Looking for a quote for a loft conversion in Tollerton?
RV Construction are Tollerton, Nottinghamshire loft space conversion experts, serving lots of areas throughout the East Midlands. For a loft area conversion in Tollerton you’ve come to the best place.
All the builders working for the company are all time-served knowledgeable masters that perform the job to a a really high degree of finish – every client is left completely satisfied.
We can undertake practically any home enhancement scheme. Our core speciality is joinery. This enables us to be specialists in the field of attic conversions. However, we are similarly proficient at kitchen restoration, house extensions, conservatories, roof work and staircase building and construction.
Our highly-skilled attic conversion experts can transform your home; utilising the most recent methods and products, into the home of your dreams!
We have no sales facilities, no non-productive staff- so expenses are extremely low, which means that all you pay for is the job performed on your home and nothing else.
RV Construction offer the total service from preparing to completion. Phone or email for recommendations or a totally free site survey.
The expense of an attic conversion will depend on a great deal of options that you make. It is a big project, so the expense bands are quite wide. The main element that will affect the total price is the kind of attic conversion you choose to get.
The average costs for Velux attic conversions are ₤15,000-₤20,000. For a conversion with a dormer, the price range is generally 30,000-60,000 pounds. A hip-to-gable conversion will alter the shape of your roof and will generally cost £40-65 thousand. The most pricey alternative is a Mansard loft conversion. This will alter the entire shape of your roof and will generally cost 45,000-70,000 pounds.
A three bed semi with Dorma which would include stairs, fire doors, all electrics, plumbing – basically everything – would approximately cost ₤17,500 including VAT. There is a deluxe bundle offered that includes, painting, carpets, lights and sockets for an extra cost calculated by specification of the client.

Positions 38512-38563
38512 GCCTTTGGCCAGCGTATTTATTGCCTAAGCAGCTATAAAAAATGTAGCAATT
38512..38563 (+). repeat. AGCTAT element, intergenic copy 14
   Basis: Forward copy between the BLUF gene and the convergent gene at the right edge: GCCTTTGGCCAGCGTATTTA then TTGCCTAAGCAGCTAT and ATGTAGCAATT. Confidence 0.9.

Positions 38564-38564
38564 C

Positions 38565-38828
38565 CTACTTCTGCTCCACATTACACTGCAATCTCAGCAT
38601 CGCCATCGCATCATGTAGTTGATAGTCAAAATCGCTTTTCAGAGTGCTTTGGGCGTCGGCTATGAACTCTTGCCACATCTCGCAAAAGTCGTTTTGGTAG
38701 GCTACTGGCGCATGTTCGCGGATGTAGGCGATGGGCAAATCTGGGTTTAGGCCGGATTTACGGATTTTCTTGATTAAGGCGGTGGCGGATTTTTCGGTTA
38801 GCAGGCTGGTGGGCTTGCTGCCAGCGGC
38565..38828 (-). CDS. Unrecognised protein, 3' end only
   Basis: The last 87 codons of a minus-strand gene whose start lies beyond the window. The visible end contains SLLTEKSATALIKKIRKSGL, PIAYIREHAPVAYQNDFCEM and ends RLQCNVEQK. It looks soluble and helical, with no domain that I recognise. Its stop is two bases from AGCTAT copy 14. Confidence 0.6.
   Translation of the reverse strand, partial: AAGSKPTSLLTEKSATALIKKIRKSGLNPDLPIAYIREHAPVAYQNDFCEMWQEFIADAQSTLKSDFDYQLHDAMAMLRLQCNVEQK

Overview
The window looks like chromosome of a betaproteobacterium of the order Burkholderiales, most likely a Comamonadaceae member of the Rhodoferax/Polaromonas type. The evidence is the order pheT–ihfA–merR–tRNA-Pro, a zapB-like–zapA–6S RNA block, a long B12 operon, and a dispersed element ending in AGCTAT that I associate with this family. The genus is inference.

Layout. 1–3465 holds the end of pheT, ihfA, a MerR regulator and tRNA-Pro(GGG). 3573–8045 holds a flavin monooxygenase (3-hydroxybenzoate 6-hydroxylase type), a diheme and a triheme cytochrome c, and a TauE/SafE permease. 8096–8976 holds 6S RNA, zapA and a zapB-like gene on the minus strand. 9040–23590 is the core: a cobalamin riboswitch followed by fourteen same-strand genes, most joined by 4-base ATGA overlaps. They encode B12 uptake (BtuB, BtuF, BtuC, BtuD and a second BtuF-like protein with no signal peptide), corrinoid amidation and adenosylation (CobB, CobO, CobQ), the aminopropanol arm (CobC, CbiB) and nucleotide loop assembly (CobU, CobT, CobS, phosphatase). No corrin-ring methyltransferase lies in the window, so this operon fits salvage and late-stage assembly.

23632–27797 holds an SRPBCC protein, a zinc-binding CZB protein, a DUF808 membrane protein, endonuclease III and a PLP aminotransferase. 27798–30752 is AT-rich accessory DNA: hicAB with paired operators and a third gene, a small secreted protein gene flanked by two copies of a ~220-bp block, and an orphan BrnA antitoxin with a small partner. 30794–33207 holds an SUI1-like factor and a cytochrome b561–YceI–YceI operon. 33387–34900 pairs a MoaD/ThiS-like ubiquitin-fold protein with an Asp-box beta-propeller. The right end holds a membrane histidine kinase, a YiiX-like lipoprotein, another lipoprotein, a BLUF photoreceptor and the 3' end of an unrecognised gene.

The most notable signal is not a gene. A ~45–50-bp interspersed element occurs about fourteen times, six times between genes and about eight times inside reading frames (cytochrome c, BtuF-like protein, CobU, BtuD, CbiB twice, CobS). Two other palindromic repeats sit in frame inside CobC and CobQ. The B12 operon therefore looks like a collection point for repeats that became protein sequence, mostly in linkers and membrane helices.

When you are looking at these price totals, remember that the larger the size and the much better the finish, the higher up the expense bracket your conversion will be. There are a great deal of choices you can make to balance your final result with the cost. The most crucial thing to do is set a budget plan and then devise a sensible strategy.
According to analysis carried out by Nationwide, a loft conversion which integrates a double bedroom and bathroom could add as much as twenty two % to the worth of a three-bedroom, one-bathroom house. However, don’t assume that value contributed to your home will always go beyond the cost of your conversion.
You will need to do some extensive research on other close-by houses before anything else. Look at the ceiling value of similar-sized homes in the street. Compare this with the present worth of your house, amount of money estimated for the work and additional square footage. Are you most likely to recover your expenses and increase the worth of your home?
If the answer is yes, then an attic conversion could certainly be the right choice!
It’s a predicament many house owners face eventually. A home that once supplied sufficient space for your growing household all of a sudden seems frustratingly small-scale. Obviously, you ask yourself whether the time is right to sell up and move somewhere bigger.
Despite how determined you are for extra room, weighing up the costs of a house move can be off-putting. Stamp duty, legal fees, surveys and more could amount to several thousand pounds, and it’s money you will not see again. There are other considerations too, not least your emotional attachment to your house and the prospect of kids switching schools.
So what is the very best way to extend your house – on a tight budget – without the turmoil of moving, and boost your home’s worth? A house extension is the obvious answer. This provides flexibility of design, enabling you to include the wanted amount of extra area to your house. But for a lot of house owners a house extension will not be possible for reasons of time and cost.